During the long post GCSE holiday I embarked on the trip of a life time to South Africa with the Army Cadet Force. It had been a long time coming as the initial selection had taken place in early 2015 with the writing of a personal statement detailing our interest and motivation to want to be part of this expedition. From there the entrants were narrowed to down to group of around eighty Army cadets from all walks of life to take part in a weekend selection event, consisting of command tasks and fitness tests. After having taken part in this, the group was further scrutinised and some cadets were turned away. From here we had two separate weeks of training in the Lake District, further honing our self-reliance skills, hiking ability and capacity to work as a group. All this contributed towards the completion of our Summer Mountain Foundation course with daily excursions onto the hills and lessons in nutrition, first aid and emergency casevac procedures. These weeks of training allowed us to form close friendships with our fellow cadets and get to know our instructors which played a vital role when getting through some tough times. At the end of this process we were down to sixty cadets and were divided into two expedition groups of thirty cadets. I ended up in expedition group one with some good mates.
Finally the day for pre-deployment came but it wasn’t without some last minute completion of paperwork and dashes to the shops to complete the lengthy kit list. We were all finally assembled in London going through final checks before leaving for the airport the following afternoon. After almost 24 hours of travel we were on our way to our first destination, Zingela game reserve.
The expedition itself can be broken down into three weeks, the first week being an acclimatisation stage, the second being your choice of one of three excursions; Trekking the Zulu Trail, Trekking through the Drakensberg Mountains and a Kayak trip down the Tugela River all for roughly five days. The third week was rest and recuperation.
The first week was at Zingela Game reserve a four hour bus ride from King Shaka airport in Durban. We spent just under a week working on our bush craft skills ranging from cooking in the bush to tracking wild game. We stayed in a tented camp and with temperatures reaching minus five at night it was a sprint from sleeping bag to outdoor but pleasantly warm showers in the mornings. Despite it being African winter, day time temperatures reached the thirties.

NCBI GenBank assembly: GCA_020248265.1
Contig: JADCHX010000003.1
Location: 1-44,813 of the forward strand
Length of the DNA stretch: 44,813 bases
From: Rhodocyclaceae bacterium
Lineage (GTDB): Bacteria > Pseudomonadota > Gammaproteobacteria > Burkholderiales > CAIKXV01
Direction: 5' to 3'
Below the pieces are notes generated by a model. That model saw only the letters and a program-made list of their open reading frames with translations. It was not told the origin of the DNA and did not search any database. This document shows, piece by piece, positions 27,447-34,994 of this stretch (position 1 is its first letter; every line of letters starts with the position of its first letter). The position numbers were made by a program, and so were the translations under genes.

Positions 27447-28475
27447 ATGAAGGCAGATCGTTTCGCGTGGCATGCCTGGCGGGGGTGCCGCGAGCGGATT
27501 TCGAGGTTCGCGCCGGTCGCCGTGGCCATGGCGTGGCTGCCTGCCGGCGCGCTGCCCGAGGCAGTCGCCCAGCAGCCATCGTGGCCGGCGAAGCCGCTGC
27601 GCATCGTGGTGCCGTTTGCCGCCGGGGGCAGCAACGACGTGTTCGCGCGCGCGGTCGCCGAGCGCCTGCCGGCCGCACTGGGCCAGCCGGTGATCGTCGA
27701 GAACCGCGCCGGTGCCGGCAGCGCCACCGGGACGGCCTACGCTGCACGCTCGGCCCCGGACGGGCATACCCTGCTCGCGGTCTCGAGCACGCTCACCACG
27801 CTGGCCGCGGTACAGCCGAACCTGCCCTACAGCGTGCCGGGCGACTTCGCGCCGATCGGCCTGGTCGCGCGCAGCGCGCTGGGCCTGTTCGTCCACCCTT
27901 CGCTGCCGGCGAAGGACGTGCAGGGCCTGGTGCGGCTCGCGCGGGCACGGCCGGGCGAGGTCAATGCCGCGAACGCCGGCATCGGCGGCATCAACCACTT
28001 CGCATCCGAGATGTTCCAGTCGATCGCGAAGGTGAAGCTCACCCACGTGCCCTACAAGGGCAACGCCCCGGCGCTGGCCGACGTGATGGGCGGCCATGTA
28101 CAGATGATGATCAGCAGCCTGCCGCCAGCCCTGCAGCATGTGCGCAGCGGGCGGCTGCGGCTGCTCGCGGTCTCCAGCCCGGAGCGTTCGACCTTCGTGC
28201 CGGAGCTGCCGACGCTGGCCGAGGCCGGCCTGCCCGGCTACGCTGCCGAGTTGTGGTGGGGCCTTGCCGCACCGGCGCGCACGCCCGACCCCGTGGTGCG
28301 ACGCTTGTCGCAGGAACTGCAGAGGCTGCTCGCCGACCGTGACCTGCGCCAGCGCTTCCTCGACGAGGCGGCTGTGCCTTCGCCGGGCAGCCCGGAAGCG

Quite suddenly after a relatively comfortable introduction to the expedition we all began our three separate excursions. I chose the Zulu Trail expedition, a brand new 85 kilometre trail through the Bushveld and Zulu territories following some of the British Army’s tracks from the Anglo-Zulu war. We were to complete it in five days. After an initial trek to visit and stay the night in a Zulu homestead we embarked on the first day. It was a 27 kilometre trek, the first and longest day of the trail. I and a friend were tasked with leading the group that day and managed to complete it in under nine hours. The rest of the trek went very well and I ended up the only one of the group not succumb to blisters.
Before we knew it we had got through the trek and found ourselves in a German Christian retreat in the region of Elandskraal, it was an eerie place as storms rolled in and we said goodbye to the good weather thankful to have escaped trekking in the rain. It was from here that we took part in some Zulu pottery classes, dancing and went on battlefield visits. We visited Isandlwana and Rorke’s Drift, these were both deeply moving places and held much significance within the Army cadets’ minds. Mid-way through our R&R week we moved location to the Twin streams eco reserve. Here we learnt about the biodiversity and importance of the St Lucia Wetlands. We visited a crocodile sanctuary, the Kruger national park and went on a river cruise.
Finally the day to leave came around all too quickly. After having such an amazing time it was hard for everyone to say goodbye to South Africa and each other.
Cadet Sergeant Alex Harris, Stowe School CCF (Army Section)